Soft Eversion Robots in Application of Minimally Invasive Subsurface Drip Irrigation
From Research Princeton Research Day on April 29th, 2020
This thesis project provides a less invasive and cheaper method for the implementation of subsurface drip irrigation. We combine a worm-like, soft robot (a vine robot) and pneumatic auger drill to create a robot that can dig and grow underground without the removal of topsoil. The vine robot acts as a growing air-filled pipe that, once fully formed, can directly provide water to the roots of the plants. The presented research project involved designing and constructing a robot that can successfully dig through 3 feet of soil and form a pipe-like structure to irrigate crops, provided a proof of concept.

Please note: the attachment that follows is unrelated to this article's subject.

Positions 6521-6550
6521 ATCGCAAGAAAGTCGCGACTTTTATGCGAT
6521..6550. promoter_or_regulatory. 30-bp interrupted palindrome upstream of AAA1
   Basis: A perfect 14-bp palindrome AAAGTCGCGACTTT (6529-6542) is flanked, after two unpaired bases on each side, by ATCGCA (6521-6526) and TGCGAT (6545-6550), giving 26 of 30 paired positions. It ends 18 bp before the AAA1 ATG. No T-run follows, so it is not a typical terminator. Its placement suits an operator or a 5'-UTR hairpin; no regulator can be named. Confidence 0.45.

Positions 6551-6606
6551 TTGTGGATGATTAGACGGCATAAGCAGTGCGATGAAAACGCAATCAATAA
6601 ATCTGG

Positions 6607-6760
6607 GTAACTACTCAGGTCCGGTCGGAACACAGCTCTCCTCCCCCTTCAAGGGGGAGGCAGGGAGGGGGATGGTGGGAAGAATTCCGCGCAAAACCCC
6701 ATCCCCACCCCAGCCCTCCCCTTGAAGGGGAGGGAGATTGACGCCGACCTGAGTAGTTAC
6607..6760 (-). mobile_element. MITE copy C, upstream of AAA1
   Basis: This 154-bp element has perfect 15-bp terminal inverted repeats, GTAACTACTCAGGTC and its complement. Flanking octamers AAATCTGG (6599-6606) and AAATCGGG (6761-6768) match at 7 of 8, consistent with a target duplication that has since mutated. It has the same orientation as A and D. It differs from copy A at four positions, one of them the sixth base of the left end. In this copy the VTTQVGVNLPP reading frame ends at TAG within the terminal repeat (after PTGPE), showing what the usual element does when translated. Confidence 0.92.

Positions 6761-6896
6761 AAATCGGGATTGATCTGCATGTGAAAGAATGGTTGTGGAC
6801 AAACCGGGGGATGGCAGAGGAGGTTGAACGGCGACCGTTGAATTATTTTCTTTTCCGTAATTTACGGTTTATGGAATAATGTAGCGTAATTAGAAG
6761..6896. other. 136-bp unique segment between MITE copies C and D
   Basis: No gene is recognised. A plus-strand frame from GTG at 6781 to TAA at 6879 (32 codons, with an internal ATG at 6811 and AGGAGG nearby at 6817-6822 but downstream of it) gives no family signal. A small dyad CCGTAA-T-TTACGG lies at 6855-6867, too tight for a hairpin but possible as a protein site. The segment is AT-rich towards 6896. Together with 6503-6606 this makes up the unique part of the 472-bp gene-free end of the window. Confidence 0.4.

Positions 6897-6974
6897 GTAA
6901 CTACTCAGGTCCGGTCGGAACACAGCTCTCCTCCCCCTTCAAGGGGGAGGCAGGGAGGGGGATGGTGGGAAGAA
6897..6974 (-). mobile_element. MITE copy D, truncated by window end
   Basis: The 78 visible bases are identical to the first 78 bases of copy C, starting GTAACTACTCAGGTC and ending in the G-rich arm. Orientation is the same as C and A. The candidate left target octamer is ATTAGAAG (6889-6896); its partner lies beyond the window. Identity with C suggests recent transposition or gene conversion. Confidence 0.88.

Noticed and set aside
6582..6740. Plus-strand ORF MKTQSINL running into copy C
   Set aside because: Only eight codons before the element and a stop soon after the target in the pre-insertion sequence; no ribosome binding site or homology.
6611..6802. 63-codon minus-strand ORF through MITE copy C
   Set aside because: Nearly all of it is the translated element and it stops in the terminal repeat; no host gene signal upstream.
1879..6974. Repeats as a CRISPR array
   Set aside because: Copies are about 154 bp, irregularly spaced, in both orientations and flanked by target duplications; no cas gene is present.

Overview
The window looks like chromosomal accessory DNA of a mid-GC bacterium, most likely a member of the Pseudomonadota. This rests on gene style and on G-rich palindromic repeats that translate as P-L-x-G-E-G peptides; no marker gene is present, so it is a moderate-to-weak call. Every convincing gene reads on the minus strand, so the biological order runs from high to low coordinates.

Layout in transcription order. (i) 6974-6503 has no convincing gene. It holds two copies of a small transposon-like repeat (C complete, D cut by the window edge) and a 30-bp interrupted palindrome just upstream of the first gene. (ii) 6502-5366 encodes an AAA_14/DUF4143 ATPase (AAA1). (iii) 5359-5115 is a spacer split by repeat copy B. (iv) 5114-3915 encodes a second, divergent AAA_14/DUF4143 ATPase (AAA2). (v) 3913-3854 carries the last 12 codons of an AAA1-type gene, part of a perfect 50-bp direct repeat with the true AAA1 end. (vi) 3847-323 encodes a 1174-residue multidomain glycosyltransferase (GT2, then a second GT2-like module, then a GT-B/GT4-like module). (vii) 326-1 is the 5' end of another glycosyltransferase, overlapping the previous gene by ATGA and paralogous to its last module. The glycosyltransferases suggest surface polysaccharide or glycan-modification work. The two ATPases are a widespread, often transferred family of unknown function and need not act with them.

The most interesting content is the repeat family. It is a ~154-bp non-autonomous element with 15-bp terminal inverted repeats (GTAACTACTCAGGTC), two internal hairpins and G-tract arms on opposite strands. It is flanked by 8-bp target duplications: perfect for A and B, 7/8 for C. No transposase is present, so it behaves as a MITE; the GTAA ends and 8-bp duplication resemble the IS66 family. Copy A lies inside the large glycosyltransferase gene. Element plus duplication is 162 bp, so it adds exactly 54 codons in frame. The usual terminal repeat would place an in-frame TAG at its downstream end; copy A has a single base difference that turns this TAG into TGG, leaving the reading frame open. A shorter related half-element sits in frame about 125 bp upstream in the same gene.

With this low-cost, convenient, and less disruptive approach, the agricultural industry will be incentivized to transition towards subsurface drip irrigation, which uses water more efficiently than traditional irrigation systems. Additionally, from an academic perspective, this is the first soft robot that has navigated underground and lays the groundwork for future work utilizing soft robots in this otherwise unfamiliar territory.